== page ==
Table 2: Factors associated with chronic kidney disease (estimated glomerular filtration rate <60 ml/min/+ proteinuria)

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Table 3: Independent predictors of chronic kidney disease in highly active antiretroviral therapy naïve human immunodeficiency virus-infected patients

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  Discussion Top


This study shows that the prevalence of CKD is high (30.8%) among HIV-infected population compared to normal population (5.7%). This concurs with a study done a decade ago in the same region where the HIV population had a prevalence of 51.8% while HIV-negative controls a prevalence of 12.2%.[17] A similar pattern has also been reported in recent studies done in Nigeria.[16],[18] Studies done in Europe, Hong Kong, and Iran, however, found lower prevalence rates of 3.5%, 16.8%, and 12.3%, respectively.[12],[13],[23] Black race,[24] poor socioeconomic status, and higher HIV burden in Nigeria may be possible reasons for the higher rates in Nigeria.

The high prevalence of CKD in the HIV-infected subjects in this study only agrees with the fact that renal disease is an important consequence of HIV infection and is common among people living with HIV.[4] Looking at proteinuria alone, this study found that its prevalence was much more in the HIV population compared to the negative controls; a pattern similar to the study by Esezobor et al. where they found a prevalence of 20.5% among HIV-positive children and 6% among HIV-negative controls.[25] The contribution of proteinuria to the prevalence of CKD in this study concurs with earlier reports that it is the initial manifestation of renal disease in HIV.[8],[9]

In our study, we observed higher mean age of the HIV subjects with CKD compared with those without CKD and this is similar to studies done in the US, China, and Nigeria,[11],[13],[15],[16],[18] where increasing age was associated with CKD. Furthermore, male sex was found to be an independent predictor of CKD in our study. A similar pattern was also observed in the Development of AntiRetroviral Therapy in Africa study done in two East African countries.[26] This confirms the knowledge that male gender is a risk factor for the development of renal disease.[27],[28] However, Agbaji et al.[18] found that female sex to be an independent variable associated with CKD. This may be a spurious epidemiological association.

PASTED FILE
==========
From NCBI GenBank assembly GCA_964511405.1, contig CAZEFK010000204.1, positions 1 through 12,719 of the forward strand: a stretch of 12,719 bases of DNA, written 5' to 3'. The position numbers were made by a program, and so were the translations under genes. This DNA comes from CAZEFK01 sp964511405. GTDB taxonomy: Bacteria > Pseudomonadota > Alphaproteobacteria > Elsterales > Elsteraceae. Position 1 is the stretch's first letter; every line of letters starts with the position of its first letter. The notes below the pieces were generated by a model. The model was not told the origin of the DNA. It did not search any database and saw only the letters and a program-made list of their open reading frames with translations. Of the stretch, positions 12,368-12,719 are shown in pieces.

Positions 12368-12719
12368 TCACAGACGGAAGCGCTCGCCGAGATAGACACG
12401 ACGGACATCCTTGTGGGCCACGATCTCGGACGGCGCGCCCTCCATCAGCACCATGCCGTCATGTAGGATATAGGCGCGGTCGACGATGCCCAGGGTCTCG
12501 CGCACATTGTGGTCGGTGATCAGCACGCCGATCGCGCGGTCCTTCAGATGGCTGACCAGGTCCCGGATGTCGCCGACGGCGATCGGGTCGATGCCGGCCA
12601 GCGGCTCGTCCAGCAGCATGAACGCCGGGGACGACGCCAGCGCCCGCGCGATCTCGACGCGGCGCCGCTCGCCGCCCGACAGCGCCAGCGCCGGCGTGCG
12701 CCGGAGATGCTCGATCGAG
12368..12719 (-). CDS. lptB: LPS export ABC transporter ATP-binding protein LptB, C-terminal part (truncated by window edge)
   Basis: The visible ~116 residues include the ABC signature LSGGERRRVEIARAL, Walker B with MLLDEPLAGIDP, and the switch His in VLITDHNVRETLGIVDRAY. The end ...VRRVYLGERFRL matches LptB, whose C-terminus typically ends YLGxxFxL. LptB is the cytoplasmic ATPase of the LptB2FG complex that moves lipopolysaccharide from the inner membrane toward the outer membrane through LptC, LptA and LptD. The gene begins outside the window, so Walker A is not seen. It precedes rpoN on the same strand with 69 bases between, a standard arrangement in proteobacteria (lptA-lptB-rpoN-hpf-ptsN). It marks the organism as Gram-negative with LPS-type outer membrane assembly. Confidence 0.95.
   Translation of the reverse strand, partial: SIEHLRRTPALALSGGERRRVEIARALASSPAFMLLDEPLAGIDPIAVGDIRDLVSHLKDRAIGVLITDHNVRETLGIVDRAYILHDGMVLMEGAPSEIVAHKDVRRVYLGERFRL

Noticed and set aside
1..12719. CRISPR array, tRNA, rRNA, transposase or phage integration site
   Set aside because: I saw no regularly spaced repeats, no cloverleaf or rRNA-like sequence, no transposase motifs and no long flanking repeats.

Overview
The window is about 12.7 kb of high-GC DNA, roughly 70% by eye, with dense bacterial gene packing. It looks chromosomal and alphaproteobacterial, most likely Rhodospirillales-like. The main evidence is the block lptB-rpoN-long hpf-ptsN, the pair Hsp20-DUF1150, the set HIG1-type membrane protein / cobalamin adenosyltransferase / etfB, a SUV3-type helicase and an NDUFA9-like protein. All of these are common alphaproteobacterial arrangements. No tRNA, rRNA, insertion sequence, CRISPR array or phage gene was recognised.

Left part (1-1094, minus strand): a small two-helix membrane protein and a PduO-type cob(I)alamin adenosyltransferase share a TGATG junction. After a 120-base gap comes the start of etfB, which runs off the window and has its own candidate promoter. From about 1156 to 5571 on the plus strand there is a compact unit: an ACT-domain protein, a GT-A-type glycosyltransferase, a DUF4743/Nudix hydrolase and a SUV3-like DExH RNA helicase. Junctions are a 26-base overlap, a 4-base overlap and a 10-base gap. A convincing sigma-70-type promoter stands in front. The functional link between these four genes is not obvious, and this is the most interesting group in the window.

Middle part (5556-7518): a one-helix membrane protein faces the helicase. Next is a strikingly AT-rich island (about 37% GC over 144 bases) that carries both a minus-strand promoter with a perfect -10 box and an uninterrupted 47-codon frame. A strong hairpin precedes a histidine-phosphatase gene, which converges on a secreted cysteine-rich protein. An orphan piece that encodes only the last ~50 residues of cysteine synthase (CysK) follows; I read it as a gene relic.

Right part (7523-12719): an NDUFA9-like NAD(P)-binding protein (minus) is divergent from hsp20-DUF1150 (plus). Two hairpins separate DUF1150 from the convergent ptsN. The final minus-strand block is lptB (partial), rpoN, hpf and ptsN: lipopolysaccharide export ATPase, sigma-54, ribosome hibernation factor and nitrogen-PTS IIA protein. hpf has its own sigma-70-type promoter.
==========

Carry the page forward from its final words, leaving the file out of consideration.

Low BMI was an independent predictor of CKD in our study. A similar finding was reported in Burundi by Cailhol et al.[29] and Emem et al. in Nigeria.[15] Wasting is a feature of advanced HIV infection. This finding is further buttressed by the association of low CD4+ cell counts and higher viral load counts in our patients. The observation that low CD4+ count and high viral load are independently associated with CKD have been reported by previous workers.[13],[16]

Our study showed that majority of the HIV-infected patients (90.3%) with CKD did not have significant decrease in GFR (CKD stage G1 and G2). This pattern was also seen in a study by Yusuf et al.[30] where they found majority (72%) of the HIV-infected patients with CKD were either in Stages 1 or 2 with 26% in Stage 3. Fernando et al.[31] also in their study in an urban population in USA found majority of the patients having Stages 1–3 CKD. These studies along with ours underscore the fact that HIV-infected patients may have CKD without significant fall in GFR in the early course of their disease.

Our study was not without limitations; the major one being the fact that the indicators for CKD could not be demonstrated for at least 3 months as recommended by KDIGO. This could have overestimated the prevalence found. The relatively small sample size of our study population and the fact that this was a hospital-based study does not reflect the exact burden of CKD among HIV-infected people in the population. However, this study serves as a springboard for further research in the community to determine the impact of HIV on the kidneys.


  Conclusion Top


The prevalence of CKD is high among antiretroviral naïve HIV-infected population compared to their negative counterparts. Male HIV patients, older patients, those with low BMI, low CD4+ T-cell count, and higher viral loads are more likely to develop CKD. Decreased GFR is not seen early in HIV infection. There is the need for large multicenter studies to determine the prevalence of renal disease (CKD) in HIV-infected patients in Nigeria.

Financial support and sponsorship

Nil.

Conflicts of interest

There are no conflicts of interest.